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North Korea's Cyber Army Gets Increasingly Sophisticated

South Korean Cyberattack

A South Korean police officer of the National Police Agency shows how hacker attacks, believed to have come from North Korea, struck the agency's headquarters in Seoul. (AP)

While the world worries about North Korea’s nuclear weapons, its leader seems to be thinking that the more important battlefield involves cyber warfare.

“Modern war is electronic warfare. Victory or defeat in a modern war depends on how to carry out electronic warfare.,” Kim Jong-Il told his military several years ago. He has since made cyber warfare a top, though secret, priority of his paranoid regime. And the first salvos of that war have fired.

Over the past year, North Korea has been suspected of involvement in ever-larger cyber attacks against South Korea, as many as 15,000 a day, according to the South Korean intelligence estimates. And as the attacks continue, so does their sophistication.

At first the cyber attacks, such as the massive July 4 attack in 1999 against government sites in the U.S. and South Korea, were basic -- even primitive -- “denial of service” assaults in which an array of computers simply overwhelm sites. But as time passed, other more sophisticated attacks have come to light, including one in which a South Korean military officer's computer was targeted and contingency plans of the U.S. response to troubles was stolen.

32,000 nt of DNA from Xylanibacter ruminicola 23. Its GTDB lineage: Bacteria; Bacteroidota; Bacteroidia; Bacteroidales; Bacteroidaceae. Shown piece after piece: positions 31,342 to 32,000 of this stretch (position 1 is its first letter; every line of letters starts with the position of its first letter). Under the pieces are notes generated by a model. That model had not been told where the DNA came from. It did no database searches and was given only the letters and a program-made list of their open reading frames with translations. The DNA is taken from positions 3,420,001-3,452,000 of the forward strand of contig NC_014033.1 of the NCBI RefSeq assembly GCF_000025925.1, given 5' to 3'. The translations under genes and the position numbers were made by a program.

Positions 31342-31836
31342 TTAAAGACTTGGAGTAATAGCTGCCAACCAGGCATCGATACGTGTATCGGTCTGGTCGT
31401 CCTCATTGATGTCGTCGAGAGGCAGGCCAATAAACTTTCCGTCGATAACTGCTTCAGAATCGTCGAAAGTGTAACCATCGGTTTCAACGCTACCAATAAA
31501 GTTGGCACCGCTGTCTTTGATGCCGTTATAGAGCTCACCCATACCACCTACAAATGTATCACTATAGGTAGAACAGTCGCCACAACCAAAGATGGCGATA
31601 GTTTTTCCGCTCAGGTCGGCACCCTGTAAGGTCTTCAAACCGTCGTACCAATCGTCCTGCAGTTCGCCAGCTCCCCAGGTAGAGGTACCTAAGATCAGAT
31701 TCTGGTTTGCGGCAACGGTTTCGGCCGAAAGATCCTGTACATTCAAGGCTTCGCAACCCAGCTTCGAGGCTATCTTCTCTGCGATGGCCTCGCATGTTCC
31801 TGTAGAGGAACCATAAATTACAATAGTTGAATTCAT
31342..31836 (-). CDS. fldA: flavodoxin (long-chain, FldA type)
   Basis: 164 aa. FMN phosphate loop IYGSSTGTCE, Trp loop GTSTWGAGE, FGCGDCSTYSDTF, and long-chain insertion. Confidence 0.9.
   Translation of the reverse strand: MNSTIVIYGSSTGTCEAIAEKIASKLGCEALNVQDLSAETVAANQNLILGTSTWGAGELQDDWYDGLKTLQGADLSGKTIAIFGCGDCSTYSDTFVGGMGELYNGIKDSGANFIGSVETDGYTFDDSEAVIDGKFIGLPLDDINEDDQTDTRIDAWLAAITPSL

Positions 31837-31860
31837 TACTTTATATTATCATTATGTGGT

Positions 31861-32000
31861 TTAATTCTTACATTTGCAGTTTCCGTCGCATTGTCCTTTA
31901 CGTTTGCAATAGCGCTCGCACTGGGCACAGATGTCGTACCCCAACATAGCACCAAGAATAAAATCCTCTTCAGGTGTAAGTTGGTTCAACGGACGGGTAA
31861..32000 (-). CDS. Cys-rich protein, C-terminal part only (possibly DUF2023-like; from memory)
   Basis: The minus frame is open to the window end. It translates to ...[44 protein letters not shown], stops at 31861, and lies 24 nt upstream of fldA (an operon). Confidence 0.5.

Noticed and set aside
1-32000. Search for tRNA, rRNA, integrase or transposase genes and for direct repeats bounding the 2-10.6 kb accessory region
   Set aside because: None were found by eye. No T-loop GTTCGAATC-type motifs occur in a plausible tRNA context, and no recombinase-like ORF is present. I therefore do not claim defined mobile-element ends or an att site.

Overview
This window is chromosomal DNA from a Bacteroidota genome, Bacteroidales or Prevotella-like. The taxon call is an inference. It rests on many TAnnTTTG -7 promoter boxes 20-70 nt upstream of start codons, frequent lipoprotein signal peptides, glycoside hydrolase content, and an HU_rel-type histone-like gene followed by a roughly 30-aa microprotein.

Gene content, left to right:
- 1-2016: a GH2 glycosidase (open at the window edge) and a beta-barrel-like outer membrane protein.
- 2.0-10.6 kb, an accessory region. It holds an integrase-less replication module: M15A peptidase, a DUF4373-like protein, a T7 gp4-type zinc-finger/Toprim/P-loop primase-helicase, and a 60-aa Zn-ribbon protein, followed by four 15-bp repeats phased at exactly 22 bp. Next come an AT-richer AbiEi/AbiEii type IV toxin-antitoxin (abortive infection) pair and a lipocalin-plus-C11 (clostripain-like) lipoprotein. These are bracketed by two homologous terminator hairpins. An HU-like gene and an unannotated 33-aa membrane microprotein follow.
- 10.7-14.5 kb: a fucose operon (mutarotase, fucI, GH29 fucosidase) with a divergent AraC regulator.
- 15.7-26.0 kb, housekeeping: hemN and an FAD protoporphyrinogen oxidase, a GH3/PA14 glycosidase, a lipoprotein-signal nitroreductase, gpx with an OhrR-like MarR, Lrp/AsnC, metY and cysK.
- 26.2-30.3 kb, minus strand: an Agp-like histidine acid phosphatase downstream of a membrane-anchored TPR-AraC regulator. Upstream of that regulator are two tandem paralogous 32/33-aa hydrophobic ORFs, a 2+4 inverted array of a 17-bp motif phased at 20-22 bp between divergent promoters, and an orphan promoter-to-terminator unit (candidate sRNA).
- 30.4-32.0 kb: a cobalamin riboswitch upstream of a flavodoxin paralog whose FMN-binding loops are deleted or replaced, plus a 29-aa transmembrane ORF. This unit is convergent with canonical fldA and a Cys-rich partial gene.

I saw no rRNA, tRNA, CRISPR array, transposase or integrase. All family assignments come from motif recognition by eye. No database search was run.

The latest attack on April 12 hit South Korea’s Nonghyup Bank and caused the bank’s computer systems to collapse, leaving 30 million account holders without access to their money for several days. Prosecutors in South Korea say they linked the attack to a computer run by the North’s Reconnaissance General Bureau.

In fact, South Korea’s intelligence agencies now believe that North Korea has the capability to "paralyze the U.S. Pacific Command and cause extensive damage to defense networks inside the United States.”

Among the most frequent visitors to U.S. military web sites, according to the U.S. Defense Department, are computers traced to North Korea.

Much like the clandestine nuclear program run by the rogue state, its cyber warfare capability is shrouded in secret and analysts differ on how extensive and sophisticated it has become. But the recent attacks and an increasing body of evidence from defectors paint an alarming picture.

So alarming that Rep. Peter Hoekstra, of the House Intelligence Committee, has called for increased sanctions against North Korea to slow their progress.

Bruce Bennett, an expert of North Korea at RAND Corporation, said that any estimate of the north's cyber capabilities involves a great deal of guesswork. At best he says, concentrating on this form of warfare “allows the North to intimidate and provoke while giving them a degree of deniability.”

According to defectors, the North Korean military has amassed as many as 30,000 electronic warfare specialists and they have become the elite core of the military. Defectors say that the regime now culls the brightest students from the nation’s universities and funnels them into special “secret” schools that concentrate on hacking and developing cyber warfare programs targeted at South Korea. At one secret school, security is so tight that only one outsider -- dictator Kim Jong-Il -- is allowed to drive onto the campus.

According to Jang Se-yul, a defector who attended one of the schools and was an officer in the North Korean electronic warfare command, the heart of the effort is centered at Automation University, where “100 to 110 hackers a year” a trained in advanced electronic espionage every year often.

And, according to estimates from Washington and Seoul, their abilities rival those of the CIA.